Shamrock Holdings v. Arenson, 2006 WL 280293 (D.Del., Sept. 29, 2006), read opinion here. Relying on Chancery Court and Delaware Supreme Court precedent, the U.S. District Court for the District of Delaware discussed the distinction between a direct and a derivative claim and particularly the unjust enrichment exception to the analysis described in Tooley v. Donaldson Lufkin & Jenrette, Inc., 845 A.2d 1031,1039 (Del. 2004).  See In Re Cencom Cable Income Partners, 2000 WL 130629 at *5 (Del. Ch., Jan. 27, 2000). (Delaware Court of Chancery held that “the potential inclusion of culpable parties in the class due relief may affect the distinction between the derivative and direct claims.”) See generally DGCL Section 141(a).

In Cencom, then-Vice Chancellor, and now Chief Justice, Steele reasoned that when all the non-defendants constituted the complaining partners, and all the defendants constituted the only remaining partners of the entity, there was no policy reason to require derivative pleading. Id. at *3. He also recognized the need for flexibility when applying corporate precedents to alternative entities. Id. at *2.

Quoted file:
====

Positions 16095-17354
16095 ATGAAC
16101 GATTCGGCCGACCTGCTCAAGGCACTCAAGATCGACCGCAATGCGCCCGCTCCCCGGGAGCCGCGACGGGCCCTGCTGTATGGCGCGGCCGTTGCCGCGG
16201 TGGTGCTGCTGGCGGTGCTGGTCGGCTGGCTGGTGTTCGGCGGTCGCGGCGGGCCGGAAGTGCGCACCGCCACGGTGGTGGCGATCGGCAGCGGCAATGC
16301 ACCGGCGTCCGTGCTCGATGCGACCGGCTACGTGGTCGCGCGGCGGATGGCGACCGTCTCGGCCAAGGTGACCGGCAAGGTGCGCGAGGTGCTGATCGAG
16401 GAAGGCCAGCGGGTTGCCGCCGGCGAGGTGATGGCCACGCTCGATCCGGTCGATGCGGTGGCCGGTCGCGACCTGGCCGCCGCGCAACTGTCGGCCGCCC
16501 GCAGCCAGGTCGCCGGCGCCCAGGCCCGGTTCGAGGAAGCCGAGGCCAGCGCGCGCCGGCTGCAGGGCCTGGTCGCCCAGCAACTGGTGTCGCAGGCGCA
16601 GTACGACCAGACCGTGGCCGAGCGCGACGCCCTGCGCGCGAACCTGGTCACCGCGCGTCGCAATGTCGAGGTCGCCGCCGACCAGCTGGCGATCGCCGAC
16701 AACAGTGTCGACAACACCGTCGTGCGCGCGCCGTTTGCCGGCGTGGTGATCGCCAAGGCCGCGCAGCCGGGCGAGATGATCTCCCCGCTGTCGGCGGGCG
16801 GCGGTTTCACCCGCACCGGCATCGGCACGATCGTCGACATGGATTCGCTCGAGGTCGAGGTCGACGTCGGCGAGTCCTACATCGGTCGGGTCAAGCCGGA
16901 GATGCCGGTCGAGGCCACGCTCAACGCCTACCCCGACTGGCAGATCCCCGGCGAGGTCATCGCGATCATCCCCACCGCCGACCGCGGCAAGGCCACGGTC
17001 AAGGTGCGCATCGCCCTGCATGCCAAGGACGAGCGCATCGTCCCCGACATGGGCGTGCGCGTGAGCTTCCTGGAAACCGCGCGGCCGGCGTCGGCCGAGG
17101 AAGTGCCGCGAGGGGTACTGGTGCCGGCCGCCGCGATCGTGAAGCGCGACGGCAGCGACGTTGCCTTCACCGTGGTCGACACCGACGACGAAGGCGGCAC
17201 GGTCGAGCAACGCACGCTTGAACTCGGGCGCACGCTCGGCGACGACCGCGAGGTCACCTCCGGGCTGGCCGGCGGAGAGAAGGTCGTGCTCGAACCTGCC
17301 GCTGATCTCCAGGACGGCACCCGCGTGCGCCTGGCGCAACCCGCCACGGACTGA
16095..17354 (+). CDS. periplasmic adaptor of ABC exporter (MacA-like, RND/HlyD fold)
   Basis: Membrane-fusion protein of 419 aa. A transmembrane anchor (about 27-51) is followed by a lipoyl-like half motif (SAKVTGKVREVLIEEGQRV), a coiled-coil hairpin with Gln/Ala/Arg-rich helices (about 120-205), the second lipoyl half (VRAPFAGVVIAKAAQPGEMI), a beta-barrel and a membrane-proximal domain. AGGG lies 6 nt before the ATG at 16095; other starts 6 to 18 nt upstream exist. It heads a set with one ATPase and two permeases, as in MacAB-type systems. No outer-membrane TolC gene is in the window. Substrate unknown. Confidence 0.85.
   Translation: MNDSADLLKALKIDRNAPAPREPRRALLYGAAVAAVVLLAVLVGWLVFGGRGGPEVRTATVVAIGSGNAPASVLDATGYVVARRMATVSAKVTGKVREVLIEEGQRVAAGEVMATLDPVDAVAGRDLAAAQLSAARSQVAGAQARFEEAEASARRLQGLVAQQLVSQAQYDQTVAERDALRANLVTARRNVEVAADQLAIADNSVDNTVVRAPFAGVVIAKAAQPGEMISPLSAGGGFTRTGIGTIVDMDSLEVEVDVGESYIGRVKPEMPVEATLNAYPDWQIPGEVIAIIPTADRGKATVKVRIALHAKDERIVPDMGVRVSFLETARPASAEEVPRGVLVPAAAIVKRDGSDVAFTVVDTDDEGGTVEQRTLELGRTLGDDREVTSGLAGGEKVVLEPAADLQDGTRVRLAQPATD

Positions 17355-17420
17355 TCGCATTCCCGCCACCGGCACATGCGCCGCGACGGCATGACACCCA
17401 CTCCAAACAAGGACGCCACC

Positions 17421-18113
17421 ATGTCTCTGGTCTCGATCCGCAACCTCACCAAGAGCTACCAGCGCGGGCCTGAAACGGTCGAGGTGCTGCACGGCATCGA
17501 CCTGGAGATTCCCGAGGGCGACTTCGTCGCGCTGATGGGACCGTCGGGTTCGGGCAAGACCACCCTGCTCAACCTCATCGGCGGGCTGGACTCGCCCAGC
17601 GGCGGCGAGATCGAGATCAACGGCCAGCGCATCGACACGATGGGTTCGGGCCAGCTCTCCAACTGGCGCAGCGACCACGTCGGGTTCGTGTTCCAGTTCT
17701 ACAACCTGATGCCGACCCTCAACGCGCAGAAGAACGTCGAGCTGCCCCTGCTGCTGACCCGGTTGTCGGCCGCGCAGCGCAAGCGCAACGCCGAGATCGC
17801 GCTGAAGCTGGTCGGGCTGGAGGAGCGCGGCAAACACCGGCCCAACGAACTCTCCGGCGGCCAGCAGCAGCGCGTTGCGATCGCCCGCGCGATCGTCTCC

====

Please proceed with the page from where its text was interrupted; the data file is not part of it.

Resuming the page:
In the Shamrock case, Chief Judge Robinson, cited Cencom, supra, and the recent Delaware Supreme Court decision in Gentile v. Rossette, 2006 WL 2388934 at *1 (Del., Aug. 17, 2006), to conclude that a direct claim could be pursued against the parties who participated in the sale of operating units of the LLC involved.

The Court observed that the LLC at issue had effectively been dissolved. The court also appeared persuaded by the argument that the majority members of the LLC who would be among the beneficiaries of a derivative action would “be unjustly enriched” from any derivative action recovery.  The Court quoted Cencom, supra, as follows “superimposing derivative pleading requirements upon the claims will needlessly delay ultimate substantive resolution and serve no useful or meaningful public policy purpose. Cencom at *3.”


The Court  rejected the argument that an exculpation provision in the LLC agreement that did not protect from liability acts done in bad faith could also be used as a basis for a breach of contract claim due to alleged acts of bad faith.